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Money Manager Is Denied Bail

A judge says James Lewis is a flight risk and that money offered on his behalf is 'inadequate.'

March 10, 2004|E. Scott Reckard | Times Staff Writer

A federal judge in Santa Ana denied bail Tuesday for James P. Lewis Jr., the Orange County money manager accused of running a 20-year-long investment scam, ruling that he was too much of a flight risk to be released.

Aggrieved investors, along with friends and relatives of Lewis, jammed the courtroom where the defendant sat quietly in his jail uniform. Some of his former clients muttered and groaned as the defense described Lewis' strong ties to his family, community and the Mormon church. A foster daughter who emigrated from Ecuador submitted a letter saying that Lewis had arranged for her to attend Brigham Young University, paying her tuition and room and board.

Hoyt Sze, a deputy federal public defender, argued that Lewis would have returned to California from the Texas motel room where the FBI captured him instead of fleeing to Mexico, as prosecutors contended he was about to do.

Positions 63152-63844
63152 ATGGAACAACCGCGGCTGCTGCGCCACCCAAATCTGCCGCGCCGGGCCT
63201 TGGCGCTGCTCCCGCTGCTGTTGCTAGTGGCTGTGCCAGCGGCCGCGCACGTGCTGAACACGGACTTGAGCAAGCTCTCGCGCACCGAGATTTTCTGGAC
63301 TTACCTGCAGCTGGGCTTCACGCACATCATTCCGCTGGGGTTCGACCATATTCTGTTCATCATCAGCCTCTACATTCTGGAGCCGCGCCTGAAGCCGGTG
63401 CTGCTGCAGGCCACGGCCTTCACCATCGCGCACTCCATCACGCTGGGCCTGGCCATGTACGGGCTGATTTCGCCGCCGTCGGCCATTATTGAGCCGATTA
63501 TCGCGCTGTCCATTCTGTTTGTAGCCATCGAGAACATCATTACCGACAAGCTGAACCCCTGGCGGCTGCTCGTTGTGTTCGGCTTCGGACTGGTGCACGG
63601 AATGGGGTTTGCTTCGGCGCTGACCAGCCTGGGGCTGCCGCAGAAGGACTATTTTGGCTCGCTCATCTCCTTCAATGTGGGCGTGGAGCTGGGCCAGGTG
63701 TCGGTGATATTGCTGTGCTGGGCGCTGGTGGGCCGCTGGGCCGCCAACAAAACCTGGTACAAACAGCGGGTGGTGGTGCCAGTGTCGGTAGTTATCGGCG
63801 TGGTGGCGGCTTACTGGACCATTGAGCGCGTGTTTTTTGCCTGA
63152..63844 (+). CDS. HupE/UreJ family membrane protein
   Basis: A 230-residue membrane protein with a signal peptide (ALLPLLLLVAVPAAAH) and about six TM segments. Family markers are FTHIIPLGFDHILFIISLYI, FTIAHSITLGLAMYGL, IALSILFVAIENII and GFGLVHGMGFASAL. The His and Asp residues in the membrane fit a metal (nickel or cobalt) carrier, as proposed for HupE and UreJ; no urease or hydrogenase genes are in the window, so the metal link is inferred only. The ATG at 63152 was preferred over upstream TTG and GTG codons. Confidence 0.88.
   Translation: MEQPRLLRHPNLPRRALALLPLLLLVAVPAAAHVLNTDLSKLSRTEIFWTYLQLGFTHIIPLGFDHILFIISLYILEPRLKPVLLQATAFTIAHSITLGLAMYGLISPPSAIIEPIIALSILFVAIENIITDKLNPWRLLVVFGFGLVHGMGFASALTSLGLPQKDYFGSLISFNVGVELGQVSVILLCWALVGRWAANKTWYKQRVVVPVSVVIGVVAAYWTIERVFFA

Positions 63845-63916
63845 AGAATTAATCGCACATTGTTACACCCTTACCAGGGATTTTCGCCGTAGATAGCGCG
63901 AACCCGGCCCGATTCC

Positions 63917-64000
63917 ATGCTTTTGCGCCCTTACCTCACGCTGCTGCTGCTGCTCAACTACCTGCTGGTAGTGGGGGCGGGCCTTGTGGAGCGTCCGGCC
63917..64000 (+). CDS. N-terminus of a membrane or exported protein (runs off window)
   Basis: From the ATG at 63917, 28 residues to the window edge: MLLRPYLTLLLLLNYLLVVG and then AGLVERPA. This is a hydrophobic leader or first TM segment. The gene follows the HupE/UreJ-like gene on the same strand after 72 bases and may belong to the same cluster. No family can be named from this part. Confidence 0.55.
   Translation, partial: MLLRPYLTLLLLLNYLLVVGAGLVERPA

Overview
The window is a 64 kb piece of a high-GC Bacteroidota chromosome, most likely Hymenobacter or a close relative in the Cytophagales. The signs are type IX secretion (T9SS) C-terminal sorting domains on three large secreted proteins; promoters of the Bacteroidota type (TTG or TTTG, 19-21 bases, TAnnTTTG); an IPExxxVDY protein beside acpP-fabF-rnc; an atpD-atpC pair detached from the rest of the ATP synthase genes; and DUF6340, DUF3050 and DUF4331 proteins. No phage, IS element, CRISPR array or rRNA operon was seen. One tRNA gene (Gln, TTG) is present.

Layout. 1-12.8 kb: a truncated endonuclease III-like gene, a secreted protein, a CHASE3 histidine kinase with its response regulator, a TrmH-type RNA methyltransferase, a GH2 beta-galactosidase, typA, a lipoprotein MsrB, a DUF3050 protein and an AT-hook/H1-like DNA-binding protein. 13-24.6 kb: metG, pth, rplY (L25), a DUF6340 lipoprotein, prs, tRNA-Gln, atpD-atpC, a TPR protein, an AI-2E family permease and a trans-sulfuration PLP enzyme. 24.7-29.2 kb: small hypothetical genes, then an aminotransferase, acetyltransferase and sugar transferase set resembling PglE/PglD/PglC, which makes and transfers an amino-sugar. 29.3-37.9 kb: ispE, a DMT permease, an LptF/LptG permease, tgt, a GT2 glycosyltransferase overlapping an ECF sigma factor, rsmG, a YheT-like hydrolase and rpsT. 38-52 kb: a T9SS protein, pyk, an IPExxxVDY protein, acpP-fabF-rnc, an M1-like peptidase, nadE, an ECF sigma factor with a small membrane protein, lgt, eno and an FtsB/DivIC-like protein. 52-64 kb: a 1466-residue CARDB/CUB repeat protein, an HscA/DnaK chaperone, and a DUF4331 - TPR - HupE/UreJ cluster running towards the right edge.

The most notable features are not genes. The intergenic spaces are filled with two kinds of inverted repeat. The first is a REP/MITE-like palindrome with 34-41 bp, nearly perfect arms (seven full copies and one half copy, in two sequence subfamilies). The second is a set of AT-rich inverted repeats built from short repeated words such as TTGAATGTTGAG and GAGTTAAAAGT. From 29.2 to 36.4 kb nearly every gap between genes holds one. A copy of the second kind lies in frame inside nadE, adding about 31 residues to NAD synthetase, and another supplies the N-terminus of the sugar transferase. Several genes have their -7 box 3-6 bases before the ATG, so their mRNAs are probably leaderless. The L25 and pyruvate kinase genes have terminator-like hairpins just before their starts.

In denying bail, U.S. Magistrate Judge Arthur Nakazato noted that Lewis allegedly transferred more than $10 million in investor funds to his wife, two girlfriends and their families. The judge said maps found in Lewis' room at the Comfort Inn in Houston, with routes out of the country marked in felt pen, "show that all roads -- the highlighted roads anyway -- lead to Mexico, and that's where he intended to go."

Countering a no-bail motion from Assistant U.S. Atty. Gregory W. Staples, Lewis' family had offered to pledge $900,000 in property, including his parents' home in Utah, to secure his release.

Nakazato characterized that amount as "insignificant and inadequate under the circumstances," saying he found it "$39 [million] to $40 million short, at the very least." He cited the "staggering" losses suffered by investors, many of whom entrusted Lewis and his Lake Forest-based Financial Advisory Consultants Inc. with their life savings.

Janet Goldblatt, an investor from Los Angeles, said she had feared Nakazato would be swayed by the defense arguments.

"We won! What a relief," she said after the decision.

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